Chronic Kidney Disease / Home Therapies

The Renal Home Therapies project will identify the optimal care pathway for chronic renal dialysis patients and work to improve compliance across the region. In the first instance and with the support of industry partners a mapping exercise of the current provision of services will be completed.  This is to ensure that there is a clear understanding of the variation in home dialysis provision across the region.

Achieving this plan by:

  • Providing a toolkit with implementation support for each Trust, where possible existing national and local resource tools will be utilised.
  • Holding a South West Learning event on home therapies
  • Advising commissioners on the consistent commissioning of evidence based, outcomes driven services

The South West Cardiovascular Clinical Network held a one day Home Therapies Conference in Exeter on Wednesday 16 March 2016. The aim of the event was to share new insights and best practice in home dialysis therapies with clinical teams across the South of England.

The programme delivered by a number of national speakers provided an  overview of the current practices, new concepts in care delivery, and enabled discussion about the challenges and  controversies that need to be overcome to successfully develop and maintain an effective home dialysis programme both for new, as well as expanding programmes.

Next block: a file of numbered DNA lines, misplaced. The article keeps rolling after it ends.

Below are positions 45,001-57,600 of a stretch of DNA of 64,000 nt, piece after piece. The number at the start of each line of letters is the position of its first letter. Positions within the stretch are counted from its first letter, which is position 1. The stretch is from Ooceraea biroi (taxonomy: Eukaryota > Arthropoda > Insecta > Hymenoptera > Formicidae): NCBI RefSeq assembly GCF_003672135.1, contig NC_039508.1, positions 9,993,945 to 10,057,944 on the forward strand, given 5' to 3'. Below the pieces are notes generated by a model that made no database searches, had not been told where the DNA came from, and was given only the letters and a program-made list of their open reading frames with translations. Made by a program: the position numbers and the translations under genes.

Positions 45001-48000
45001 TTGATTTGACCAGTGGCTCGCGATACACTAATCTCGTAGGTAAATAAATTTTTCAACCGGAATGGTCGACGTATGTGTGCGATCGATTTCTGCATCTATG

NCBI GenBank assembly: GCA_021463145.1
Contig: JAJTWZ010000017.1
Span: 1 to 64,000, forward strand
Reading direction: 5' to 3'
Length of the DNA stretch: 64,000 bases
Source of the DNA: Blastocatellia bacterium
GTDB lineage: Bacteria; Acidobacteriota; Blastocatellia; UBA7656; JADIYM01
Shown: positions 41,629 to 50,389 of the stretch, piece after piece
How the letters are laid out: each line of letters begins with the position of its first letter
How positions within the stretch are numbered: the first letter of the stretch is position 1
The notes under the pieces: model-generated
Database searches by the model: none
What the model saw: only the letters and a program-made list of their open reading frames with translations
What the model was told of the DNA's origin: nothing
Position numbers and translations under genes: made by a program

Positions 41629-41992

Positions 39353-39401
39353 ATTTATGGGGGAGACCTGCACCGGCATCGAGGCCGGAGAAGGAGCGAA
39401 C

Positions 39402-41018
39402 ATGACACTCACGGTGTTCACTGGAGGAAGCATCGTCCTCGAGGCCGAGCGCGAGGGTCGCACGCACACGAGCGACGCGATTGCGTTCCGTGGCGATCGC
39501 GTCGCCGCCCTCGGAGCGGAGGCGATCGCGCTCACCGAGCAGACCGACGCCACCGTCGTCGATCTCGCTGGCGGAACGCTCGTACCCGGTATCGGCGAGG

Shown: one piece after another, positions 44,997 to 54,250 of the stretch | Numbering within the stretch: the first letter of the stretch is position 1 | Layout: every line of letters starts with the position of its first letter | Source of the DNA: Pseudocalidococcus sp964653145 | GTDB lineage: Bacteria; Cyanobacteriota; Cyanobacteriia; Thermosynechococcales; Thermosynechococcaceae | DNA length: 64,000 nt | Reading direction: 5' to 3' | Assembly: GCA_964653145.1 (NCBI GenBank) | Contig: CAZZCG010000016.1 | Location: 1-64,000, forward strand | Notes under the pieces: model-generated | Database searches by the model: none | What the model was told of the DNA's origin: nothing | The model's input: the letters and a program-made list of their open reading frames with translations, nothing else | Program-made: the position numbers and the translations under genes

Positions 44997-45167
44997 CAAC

Presentations from the 2 days:

SWCN Home Therapies Conference by Preetham Boddana

Transforming Participation on CKD Programme by Rachel Gair

Shared Haemodialysis Care – scaling up by Martin Wilkie

Peritoneal Dialysis Catheter Medical Insertion Programme by David Lewis

Immediate Start Peritoneal Dialysis – is it really an option? by Gerry Endall

Home & Self Care Dialysis – the implied and the sought by Sandip Mitra

Technology as an enabler by Georgina Pharro

‘Walking the walk’ by Richard Fluck

Transforming Participation in Chronic Kidney Disease (CKD) programme

The Think Kidneys programme is building on what is already good and what already exists to help people with chronic kidney disease. By working together and sharing experiences people are able to gain more knowledge, skills and confidence, enabling them to be involved and engaged in their individual care.

The individual will be put at the centre of their care and will be:

  • Involved in decisions made about their care
  • Feel that the care they receive is personal to them and takes account of their personal needs and their ambitions for life
  • Feel that their care is co-ordinated and streamlined and that they are fully supporte

More details about this work can be found at: https://www.thinkkidneys.nhs.uk/ckd/information-for-the-public/

Public information – for information about the importance of your kidneys please visit: https://www.thinkkidneys.nhs.uk/ckd/about-us/our-aims/

In March 2016 the SW CN held two AKI workshops for primary care. The aim of the workshops was to update GPs on the Think Kidneys programme and provide practical tips and tools to prevent and manage AKI in the community as well as some real case studies. The programme also covered the latest NICE CKD guidance and details of the ASSIST-CKD project which aims to facilitate early identification of patients with deteriorating kidney function and reduce the incidence of late presentation for dialysis.

Presentations from the event:

NICE CKD – Steve Dickinson

general-assist-ckd-by-nicki-thomas

ASSIST-CKD by Anna Barton

General ASSIST-CKD Cornwall by Angela Mallard

SWCKD Patient Partnership by Tracey Rose

ASSIST-CKD AKI for North Workshop by Fergus Caskey